A fast, cheap workgroup inkjet printer with a touted printing speed of 60 pages per minute (ppm) thanks to waterfall printing technology.
The key to the EvoJet's speed is a unique print head, produced by US firm Memjet. Regular inkjets have a narrow head which must travel back and forth to cover the page, whereas the EvoJet's huge head covers the entire width of the paper path. Instead of stepping sheets through to give the print head time to move, the paper transport simply keeps running; the stationary head sprays the paper with a 'waterfall' of ink as it passes underneath.
The EvoJet is capable of mimicking laser printing speeds due to the waterfall design of the print head
The resulting print speeds are more like those of a laser printer, but the EvoJet retains several inkjet advantages. Key among these is that there's no fuser to warm up, so the first page output time should be consistent regardless of how recently the printer's been used. As fusers are power hungry, going without one also means a printer uses less electricity, generates less heat and needs less cooling which can also be noisy.
On the negative side, the EvoJet doesn't have the durability of a laser: with a recommended monthly duty of up to 4,000 pages, it's only going to be suitable for smaller workgroups.
The EvoJet is the same size as an entry-level workgroup laser, but at 12kg it's quite a bit lighter and can be installed by one person. As you'd expect there are USB and Ethernet interfaces, but the paper-handling specification is underwhelming at this price. Paper is fed either from a 250-sheet tray or a manual feed at the rear and delivered into a 125-sheet output tray. There's no automatic duplex (double-sided) printing, and no upgrades are available at present.
Like many inkjets, it's shipped without either the head or ink cartridges in place. Fitting both seems slightly more involved than on a consumer inkjet, but still straightforward. Our test unit arrived with all its supplies in place, so we couldn't go through the process ourselves. Lomond supplies the printer with full capacity inks, but a new printer must undergo a one-time priming process before it's first used. This leaves the initial supplies able to print just over half of their rated capacity.
At 12kg, the printer is portable, but you have to remove ink tanks before moving it
It's here that we should note one oddity of the printer's ink system. Once primed, the EvoJet needs to be kept flat in use – there's even a tilt sensor to prevent printing otherwise. It's also important to put it into a special 'transport mode' before moving it to help prevent leaks – as one inky-fingered colleague found out to their cost. Longer distance relocations require more elaborate preparations including the removal of the ink tanks.
This sensitivity aside the EvoJet is low maintenance, with each consumable good for at least 4,000 pages. With competitive pricing, the printer also has low running costs. Calculated using ISO/IEC 24711 (inkjet) figures, print costs work out at just over a penny for the black portion of a test page, and 1.9p per page for the colour portion.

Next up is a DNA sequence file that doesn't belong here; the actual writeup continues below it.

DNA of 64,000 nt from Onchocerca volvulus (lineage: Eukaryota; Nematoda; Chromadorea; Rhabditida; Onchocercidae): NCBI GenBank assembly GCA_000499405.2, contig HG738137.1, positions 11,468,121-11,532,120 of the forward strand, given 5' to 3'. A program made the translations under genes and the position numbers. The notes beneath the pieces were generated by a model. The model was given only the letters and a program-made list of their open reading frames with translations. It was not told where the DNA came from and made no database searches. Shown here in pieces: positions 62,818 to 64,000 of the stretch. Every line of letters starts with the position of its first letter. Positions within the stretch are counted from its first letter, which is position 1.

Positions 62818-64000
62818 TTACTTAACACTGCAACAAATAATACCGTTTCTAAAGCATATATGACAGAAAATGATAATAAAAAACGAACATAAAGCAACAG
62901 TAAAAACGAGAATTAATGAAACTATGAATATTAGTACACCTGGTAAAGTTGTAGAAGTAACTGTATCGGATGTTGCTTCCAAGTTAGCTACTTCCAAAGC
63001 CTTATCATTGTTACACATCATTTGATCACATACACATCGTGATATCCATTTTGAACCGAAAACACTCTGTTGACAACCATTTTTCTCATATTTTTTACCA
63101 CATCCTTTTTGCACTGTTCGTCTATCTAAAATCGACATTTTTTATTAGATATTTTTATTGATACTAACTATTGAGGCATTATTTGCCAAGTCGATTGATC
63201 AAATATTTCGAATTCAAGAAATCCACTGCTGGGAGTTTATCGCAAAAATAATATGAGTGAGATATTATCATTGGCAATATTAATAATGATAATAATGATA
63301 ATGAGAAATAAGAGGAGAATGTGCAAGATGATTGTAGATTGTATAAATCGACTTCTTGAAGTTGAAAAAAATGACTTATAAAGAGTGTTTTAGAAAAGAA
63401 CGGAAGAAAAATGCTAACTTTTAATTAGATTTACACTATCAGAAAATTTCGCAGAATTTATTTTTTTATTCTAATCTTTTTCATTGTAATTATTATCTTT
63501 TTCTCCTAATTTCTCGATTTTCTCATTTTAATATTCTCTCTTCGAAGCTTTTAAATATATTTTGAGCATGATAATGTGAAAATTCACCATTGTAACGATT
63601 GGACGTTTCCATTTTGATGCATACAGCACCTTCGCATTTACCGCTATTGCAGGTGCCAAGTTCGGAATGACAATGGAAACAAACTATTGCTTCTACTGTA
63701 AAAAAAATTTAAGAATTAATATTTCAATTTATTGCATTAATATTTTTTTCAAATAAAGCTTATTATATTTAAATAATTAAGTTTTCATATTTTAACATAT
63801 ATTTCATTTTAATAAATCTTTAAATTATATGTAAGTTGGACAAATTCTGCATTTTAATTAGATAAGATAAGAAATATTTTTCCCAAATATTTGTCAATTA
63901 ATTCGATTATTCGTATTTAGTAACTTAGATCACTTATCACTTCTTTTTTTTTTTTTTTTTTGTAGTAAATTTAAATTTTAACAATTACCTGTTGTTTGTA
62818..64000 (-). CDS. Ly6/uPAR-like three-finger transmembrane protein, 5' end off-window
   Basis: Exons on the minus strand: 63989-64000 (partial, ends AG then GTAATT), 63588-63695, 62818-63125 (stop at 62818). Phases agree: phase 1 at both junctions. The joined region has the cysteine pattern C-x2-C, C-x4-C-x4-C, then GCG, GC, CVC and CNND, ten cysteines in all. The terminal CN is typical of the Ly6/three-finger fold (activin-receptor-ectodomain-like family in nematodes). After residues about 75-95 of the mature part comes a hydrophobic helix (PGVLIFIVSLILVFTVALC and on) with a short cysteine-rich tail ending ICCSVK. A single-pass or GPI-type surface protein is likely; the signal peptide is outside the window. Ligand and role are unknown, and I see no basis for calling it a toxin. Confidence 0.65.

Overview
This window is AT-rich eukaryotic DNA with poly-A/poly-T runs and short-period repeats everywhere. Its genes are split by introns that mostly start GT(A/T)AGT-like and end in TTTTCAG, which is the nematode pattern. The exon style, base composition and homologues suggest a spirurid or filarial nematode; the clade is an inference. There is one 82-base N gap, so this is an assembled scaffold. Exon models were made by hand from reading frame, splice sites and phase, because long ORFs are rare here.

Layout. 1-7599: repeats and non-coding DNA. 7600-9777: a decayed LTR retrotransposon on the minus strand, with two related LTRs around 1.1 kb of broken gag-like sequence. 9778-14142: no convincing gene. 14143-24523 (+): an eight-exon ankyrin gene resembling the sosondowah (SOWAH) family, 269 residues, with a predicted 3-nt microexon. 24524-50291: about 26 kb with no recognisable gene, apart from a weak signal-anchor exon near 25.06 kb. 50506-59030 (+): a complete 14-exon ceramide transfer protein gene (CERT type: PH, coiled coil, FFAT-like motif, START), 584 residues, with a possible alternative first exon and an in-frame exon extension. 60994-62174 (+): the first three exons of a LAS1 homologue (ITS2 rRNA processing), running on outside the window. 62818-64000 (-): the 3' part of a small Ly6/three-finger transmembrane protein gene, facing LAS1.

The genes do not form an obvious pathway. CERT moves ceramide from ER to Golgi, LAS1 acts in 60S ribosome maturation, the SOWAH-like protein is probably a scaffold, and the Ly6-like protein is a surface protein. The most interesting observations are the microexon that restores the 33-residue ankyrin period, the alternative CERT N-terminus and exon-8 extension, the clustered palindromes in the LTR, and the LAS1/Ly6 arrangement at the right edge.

The combined black and colour page cost is 3.4p if you factor in a replacement print head every 45,000 pages. In practice, however, pages of text require less black coverage than the ISO test suite, so you might see higher yields when printing predominantly text.
The EvoJet's costs are already on a par with the best inkjets, and cheaper than all but the most cost-efficient competing lasers, but Lomond also offers an official cartridge return and refill programme, which it says can lower ink costs by about 25 per cent. The manufacturer also plans to introduce managed print contracts, but details of these weren't available at the time we went to press.
The device has a claimed one-page-per-second speed. A manufacturer's claims are all very well, but in practice we often find that a printer falls far short once we put them to the test. This was not the case with the EvoJet – which lived up to its billing in an almost spectacular fashion. Anyone who's used an inkjet before is likely to find themselves transfixed as pages cascade from the printer at a rate which seems altogether improbable.
In order to reflect the true speed of a printer we normally time our print tests from the point at which we submit the job until the moment the last page drops into the output tray; thus capturing any job preparation and spooling time. Including this, the EvoJet despatched our 25-page text test at more than 45 pages per minute (ppm), and our 24-page colour test at nearly 31ppm. Removing the preparation time, both results printed at almost exactly the claimed one-page-per-second speed. Unusually for a fast colour printer, there were no processing pauses after it had started printing our complex colour graphics test.
Curious to see if the printer could sustain such rates over longer jobs, we tried a 100-page version of our text test. This printed at 57ppm, although the actual engine speed was almost 62ppm if we discounted the eight seconds it took to begin printing the first page.
This is an astonishingly quick printer at this price, then, but whilst quick inkjet prints are rarely impressive, those from the EvoJet were crisp and well-defined. Our only criticism is that on plain paper the dye-based inks lacked punch compared to a colour laser's toner: where the best quality is essential it may prove worth paying the steepish 2.5p per sheet for Lomond's double-sided, coated matt paper as the results on it are superb.
Surprisingly perhaps, photo prints were also extremely good when using Lomond's own glossy photo paper – far better than most lasers and not far off a good consumer photo inkjet. Although using the EvoJet's highest resolution halves its engine speed, it's still remarkable to see high quality full-page photos appear in just a few seconds each.